How park and recreation professionals can hear the needs of the deaf community.
Imagine riding the bus to your high school soccer game. Your teammates are talking about their weekend plans, your coach is giving last-minute instructions, and someone else discusses what player to look out for on defense. Although all these conversations are happening, you can't hear one single word. You're the only deaf student onboard, and the social aspects of recreation are foreign to you. Other than playing the game, you really don't know what it's like to be on a team.
For the past 30 years, the educational setting for most deaf and hard of hearing children has shifted from the deaf school to the mainstream. Today, approximately 80 percent of such children are mainstreamed. With the additional push for full inclusion, more and more are in their local neighborhood school with only a few, if any, deaf or hard of hearing peers.
This represents a change not only in the academic environment for deaf and hard of hearing children, but also in their social and recreational world. Up until the last quarter of the 20th century, most of these children were educated in residential schools for deaf children, most of which were founded in the late 19th century following the footsteps of Edward Miner Gallaudet and his deaf colleague, Laurent Clerc. Most older deaf adults look back on their years in those schools quite fondly, and will tell you that they had ample and excellent extra-curricular activities in settings with full access to the accompanying information-sharing and informal conversation. The culture of the deaf community blossomed in these schools. Today's youngsters who are mainstreamed have, in large part, lost this benefit, according to popular wisdom within the deaf community and according to studies that have asked these adults to share their perspective.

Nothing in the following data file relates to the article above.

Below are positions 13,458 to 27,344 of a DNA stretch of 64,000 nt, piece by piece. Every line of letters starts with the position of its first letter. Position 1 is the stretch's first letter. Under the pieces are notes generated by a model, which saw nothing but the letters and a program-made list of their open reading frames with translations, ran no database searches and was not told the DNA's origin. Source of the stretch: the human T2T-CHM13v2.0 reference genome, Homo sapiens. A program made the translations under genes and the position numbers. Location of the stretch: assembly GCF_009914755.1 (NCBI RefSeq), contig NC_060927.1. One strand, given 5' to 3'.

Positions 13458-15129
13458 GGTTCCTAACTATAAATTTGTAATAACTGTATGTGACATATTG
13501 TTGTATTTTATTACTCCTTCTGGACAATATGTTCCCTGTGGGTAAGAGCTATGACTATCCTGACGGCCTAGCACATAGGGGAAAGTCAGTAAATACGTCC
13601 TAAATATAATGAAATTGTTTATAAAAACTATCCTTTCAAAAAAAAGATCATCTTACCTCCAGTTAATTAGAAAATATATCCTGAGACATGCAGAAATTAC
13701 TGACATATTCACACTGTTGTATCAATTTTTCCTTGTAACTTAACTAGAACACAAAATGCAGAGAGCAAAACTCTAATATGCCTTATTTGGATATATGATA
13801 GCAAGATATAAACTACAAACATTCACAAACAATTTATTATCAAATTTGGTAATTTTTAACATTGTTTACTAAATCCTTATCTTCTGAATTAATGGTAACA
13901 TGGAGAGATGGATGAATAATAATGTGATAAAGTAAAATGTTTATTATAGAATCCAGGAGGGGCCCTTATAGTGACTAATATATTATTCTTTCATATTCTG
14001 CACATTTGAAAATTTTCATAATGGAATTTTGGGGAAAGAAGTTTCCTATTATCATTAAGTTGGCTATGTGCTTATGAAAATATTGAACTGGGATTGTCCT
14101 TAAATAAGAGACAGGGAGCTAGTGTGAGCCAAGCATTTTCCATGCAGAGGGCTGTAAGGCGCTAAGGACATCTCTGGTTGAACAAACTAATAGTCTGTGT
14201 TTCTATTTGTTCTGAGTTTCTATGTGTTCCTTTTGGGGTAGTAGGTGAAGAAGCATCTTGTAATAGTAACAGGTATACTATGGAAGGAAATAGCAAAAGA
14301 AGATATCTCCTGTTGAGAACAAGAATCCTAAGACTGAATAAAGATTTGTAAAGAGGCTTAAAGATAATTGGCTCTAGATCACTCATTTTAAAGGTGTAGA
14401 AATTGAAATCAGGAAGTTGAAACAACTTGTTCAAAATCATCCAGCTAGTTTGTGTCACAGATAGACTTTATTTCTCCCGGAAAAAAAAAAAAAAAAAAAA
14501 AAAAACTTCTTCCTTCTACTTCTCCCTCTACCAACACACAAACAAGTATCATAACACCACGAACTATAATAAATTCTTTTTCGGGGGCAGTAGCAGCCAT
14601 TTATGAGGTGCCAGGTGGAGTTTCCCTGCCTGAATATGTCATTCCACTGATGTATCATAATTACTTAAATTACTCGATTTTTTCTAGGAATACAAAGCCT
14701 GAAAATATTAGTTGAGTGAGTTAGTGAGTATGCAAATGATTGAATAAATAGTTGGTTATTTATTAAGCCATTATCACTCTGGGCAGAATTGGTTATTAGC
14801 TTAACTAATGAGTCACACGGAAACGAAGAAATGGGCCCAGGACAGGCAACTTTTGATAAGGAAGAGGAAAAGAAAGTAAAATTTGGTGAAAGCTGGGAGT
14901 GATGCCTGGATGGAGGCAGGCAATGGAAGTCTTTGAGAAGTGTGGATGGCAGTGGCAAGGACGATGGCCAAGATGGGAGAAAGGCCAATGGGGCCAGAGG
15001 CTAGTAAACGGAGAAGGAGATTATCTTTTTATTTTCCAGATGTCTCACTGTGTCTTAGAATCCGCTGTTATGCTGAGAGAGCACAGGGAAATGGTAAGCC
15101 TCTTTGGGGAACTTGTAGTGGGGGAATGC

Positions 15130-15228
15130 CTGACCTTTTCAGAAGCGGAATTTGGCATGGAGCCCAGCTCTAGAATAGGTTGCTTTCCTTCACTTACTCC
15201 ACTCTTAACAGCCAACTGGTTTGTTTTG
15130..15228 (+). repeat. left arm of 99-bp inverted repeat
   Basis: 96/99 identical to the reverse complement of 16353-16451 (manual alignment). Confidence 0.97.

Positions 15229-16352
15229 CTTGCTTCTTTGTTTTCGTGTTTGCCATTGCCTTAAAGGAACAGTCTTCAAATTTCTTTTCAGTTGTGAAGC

Studies on mainstreamed deaf and hard of hearing children have also shed light on their social involvement and resultant self-esteem. Researchers have used sociograms (instruments that ask children to rate their classmates for likeability) to find that 75 percent of mainstreamed deaf and hard of hearing subjects fell into the neglected category and none were in the popular category. The findings show that the deaf and hard of hearing subjects had significantly lower self-esteem in three of five areas: academic competence, social competence, and behavioral conduct.
Author Claire Ramsey (who compiled extensive research for her book titled "Deaf Children in Public Schools: Placement, Context and Consequences") labeled a category of interactions between deaf and hearing children as "evaluations." These interactions were generally limited to instrumental communication, e.g. questions and answers about school work or expectations, with the deaf children doing the asking and the hearing children doing the answering. Ramsey summarizes her observation in no uncertain terms.
"For the purposes of learning and development, the interaction among deaf and hearing children in the mainstreaming classroom ... was highly constrained and not developmentally helpful," she says. "Few parents of hearing children would judge sufficient for their own children the personal contact and peer interaction that was available for the deaf second graders at [this school]."
The Solitary MainstreamThe Adult Voice in Retrospect
After asking 60 adults ranging in age from 24-60, who had been mainstreamed most of their lives to write essays about their experiences, four themes began to emerge: that there were certain teachers and classmates that stood out in memory as either wonderful or awful, that they rarely talked to people about their hearing loss, that the academic life was good but the social life was dismal, and that as adults they chose to learn sign and have friends who use sign.
When asked to write further about the academic/social juxtaposition, the participants wrote extensively about a few more subthemes. …